What is it costing when your company’s HR practices are not up to 2022 standards?
Old school HR thinking is out. In fact, the top people issues of five years ago look nothing like those of today. In 2017, employers were concerned with social media policies, structured workspaces and flexible benefits. Telework and outsourcing were emerging trends.
The pandemic has flipped the switch from issues like these, to mega issues like the worker-employer relationship, the meaning of work and fairness all around – factors that have fundamentally changed business.
It’s a fact. Companies that are not putting the human in human resources are experiencing the high costs of poor HR and compliance practices.
Few executives truly understand the costs associated with HR matters. We break down five of them for you here:
1. Bad hires
Everyone has been there. On paper, a candidate has all the skills needed for a position and gives an impressive interview. References sing their praises, and you feel certain they will be a great contributor to your team. Only they’re not.
I remember a business colleague who hired the wrong manager bemoaning her choice. “It is the worst decision I ever made,” she lamented. “I should have been more deliberate, asking more situational questions and probing their attitudes and expectations. Clients didn’t respond well to them, and my employees didn’t either.”
How much did bad hires cost you over the last 12 months? Use a 1:1 ratio of their annual pay. For example, a bad hire with a $50,000/year salary will cost $50,000.
2. Losing good employees
If you’ve lost good employees, you’re not alone. Nearly 70 million Americans left their jobs in 2021—the highest number in history. About 3 out of 5 left voluntarily. Turnover is rampant. Even employers who have had historically low turnover and have great employee offerings are challenged in this environment. Knowing that most other employers have taken a hit doesn’t quite ease the burden. There’s the cost of lost productivity and rehiring, not to mention the added stress on employees who remain.
“For top management, it can feel demoralizing when your best people leave, especially those that have been the backbone of your company. It’s especially hard when you’re caught totally off guard,” noted a New Jersey-based employer during a Great Resignation panel discussion.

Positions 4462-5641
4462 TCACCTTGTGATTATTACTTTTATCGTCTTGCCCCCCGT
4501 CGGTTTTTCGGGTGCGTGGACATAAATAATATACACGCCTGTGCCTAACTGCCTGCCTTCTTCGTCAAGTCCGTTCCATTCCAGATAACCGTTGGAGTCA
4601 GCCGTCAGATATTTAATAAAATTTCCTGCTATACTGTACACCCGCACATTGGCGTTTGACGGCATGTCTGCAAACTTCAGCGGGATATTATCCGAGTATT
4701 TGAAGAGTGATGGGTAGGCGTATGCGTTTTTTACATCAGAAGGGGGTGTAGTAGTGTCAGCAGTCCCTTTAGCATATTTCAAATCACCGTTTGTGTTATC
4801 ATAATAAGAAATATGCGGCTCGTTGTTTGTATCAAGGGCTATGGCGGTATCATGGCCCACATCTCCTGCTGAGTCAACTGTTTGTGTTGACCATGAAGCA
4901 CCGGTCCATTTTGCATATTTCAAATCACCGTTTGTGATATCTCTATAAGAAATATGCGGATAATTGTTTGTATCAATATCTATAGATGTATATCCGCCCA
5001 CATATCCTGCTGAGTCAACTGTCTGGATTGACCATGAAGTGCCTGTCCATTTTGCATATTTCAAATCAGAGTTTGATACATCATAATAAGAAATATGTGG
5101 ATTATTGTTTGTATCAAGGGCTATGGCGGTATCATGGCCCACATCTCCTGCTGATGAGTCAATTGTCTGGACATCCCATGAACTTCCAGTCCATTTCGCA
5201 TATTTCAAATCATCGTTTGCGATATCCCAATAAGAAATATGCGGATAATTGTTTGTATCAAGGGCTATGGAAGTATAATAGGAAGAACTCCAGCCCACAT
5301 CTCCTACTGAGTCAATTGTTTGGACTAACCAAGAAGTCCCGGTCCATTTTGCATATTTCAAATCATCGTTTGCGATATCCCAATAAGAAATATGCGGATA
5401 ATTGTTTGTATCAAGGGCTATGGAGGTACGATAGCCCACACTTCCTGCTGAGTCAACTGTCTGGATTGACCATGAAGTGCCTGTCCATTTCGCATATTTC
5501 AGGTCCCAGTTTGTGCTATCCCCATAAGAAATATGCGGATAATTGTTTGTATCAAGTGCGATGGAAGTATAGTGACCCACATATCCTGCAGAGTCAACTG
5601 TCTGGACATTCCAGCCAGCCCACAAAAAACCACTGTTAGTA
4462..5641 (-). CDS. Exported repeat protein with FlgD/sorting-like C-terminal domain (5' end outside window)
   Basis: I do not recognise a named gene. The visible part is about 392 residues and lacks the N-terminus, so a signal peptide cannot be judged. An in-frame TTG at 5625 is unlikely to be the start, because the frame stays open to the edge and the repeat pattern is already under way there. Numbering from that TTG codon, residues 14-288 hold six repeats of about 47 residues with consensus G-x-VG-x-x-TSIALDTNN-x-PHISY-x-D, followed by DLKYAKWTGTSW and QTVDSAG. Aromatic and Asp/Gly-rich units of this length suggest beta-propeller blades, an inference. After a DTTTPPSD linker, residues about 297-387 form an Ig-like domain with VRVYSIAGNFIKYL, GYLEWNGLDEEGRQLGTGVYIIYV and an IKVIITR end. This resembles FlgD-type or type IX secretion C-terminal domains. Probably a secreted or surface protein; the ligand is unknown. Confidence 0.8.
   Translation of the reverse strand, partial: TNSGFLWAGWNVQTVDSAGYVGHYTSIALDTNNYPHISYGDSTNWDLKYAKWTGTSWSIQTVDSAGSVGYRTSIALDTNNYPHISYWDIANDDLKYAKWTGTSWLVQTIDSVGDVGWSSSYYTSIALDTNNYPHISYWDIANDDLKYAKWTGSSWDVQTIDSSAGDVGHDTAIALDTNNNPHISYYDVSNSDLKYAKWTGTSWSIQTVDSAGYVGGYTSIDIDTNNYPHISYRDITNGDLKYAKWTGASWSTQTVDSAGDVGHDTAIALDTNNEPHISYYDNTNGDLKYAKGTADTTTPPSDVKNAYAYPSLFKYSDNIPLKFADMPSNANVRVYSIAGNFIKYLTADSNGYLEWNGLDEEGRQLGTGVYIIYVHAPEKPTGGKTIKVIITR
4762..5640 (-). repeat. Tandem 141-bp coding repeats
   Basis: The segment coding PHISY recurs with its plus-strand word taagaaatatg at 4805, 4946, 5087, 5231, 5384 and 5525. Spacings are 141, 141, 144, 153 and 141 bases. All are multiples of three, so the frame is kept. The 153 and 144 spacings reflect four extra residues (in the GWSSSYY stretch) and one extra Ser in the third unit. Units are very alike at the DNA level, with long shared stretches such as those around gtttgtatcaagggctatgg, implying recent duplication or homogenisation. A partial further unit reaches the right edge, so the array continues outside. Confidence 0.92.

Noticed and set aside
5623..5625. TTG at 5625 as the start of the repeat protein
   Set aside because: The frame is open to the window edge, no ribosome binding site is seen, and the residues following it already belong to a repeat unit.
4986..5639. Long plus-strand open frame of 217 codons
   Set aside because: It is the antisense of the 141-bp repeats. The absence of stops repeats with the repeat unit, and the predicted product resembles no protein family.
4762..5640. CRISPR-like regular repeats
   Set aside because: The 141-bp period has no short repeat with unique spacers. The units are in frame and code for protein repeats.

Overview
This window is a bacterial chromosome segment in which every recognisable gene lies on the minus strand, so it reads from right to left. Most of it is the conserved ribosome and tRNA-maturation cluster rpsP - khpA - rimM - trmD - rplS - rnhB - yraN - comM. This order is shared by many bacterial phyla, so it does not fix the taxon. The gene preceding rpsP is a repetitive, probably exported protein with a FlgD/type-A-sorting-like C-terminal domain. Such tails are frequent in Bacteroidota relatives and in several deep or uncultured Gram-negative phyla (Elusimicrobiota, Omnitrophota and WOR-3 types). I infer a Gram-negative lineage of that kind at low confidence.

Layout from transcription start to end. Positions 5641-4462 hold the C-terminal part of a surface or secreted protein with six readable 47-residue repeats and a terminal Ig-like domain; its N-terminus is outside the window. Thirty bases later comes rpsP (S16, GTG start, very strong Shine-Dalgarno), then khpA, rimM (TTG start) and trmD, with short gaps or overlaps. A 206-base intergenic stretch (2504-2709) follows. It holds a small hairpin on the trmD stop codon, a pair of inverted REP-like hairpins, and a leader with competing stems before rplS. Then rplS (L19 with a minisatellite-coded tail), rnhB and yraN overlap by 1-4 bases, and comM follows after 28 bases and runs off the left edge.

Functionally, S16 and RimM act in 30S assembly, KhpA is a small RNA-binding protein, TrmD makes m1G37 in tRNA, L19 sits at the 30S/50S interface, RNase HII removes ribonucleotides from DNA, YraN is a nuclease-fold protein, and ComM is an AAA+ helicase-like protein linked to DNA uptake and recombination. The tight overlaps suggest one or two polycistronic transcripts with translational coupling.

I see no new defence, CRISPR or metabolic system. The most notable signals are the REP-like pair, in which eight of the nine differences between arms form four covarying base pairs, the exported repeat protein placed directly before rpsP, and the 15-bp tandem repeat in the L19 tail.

The bottom line: it’s a 1:1 ratio. The loss of a good employee making a $65,000 annual salary for example, costs your company $65,000.
3. Improving total productivity
It’s no secret that happy employees are more productive and there are plenty of studies to prove it. For one, the University of Oxford studied a customer call center and found that happy employees were 13% more productive. “They work faster, making more calls per hour and more importantly, they convert more sales,” explained Professor Jan Emmanuel De Neve.
What would be the impact of improving total productivity by only five percent? Use five percent of payroll as your answer. If you have $1,000,000 in payroll, this bump in productivity adds $50,000 to your bottom line. The key is, how do you make your employees happy? Here is one way to find out… ask them!
4. Keeping poor employees
It’s natural to avoid the anxiety that comes with performance improvement plans and managing people out the door. Doing so with dignity is important but takes experience and skill. Why not just hold onto your poor performers? 2 main reasons. #1. It’s costly. #2. It penalizes your top performers.
Here’s the test: if they quit, would you be relieved or upset? Use the impact they have on your entire team in your calculation. For example, $1,000,000 in payroll x .05 = $50,000.
5. Compliance costs
While few executives want to be bogged down with HR administrative matters, it’s important that companies get it right. Federal laws and fines can really add up. So can state penalties.
For example, each FLSA violation costs $1,100, each I-9 paperwork violation can be as high as $2,156 and COBRA violations are $110/day. This doesn’t include extras like liquidated damages, retroactive pay and personal liability for business owners.
Then there are sexual harassment, discrimination and other lawsuits made even more complicated with the new law ending forced arbitration. Did you even know that happened last week? If not and you think it can’t happen to you, think again. Statistically, one in four employers are sued every year with an average verdict of $250,000.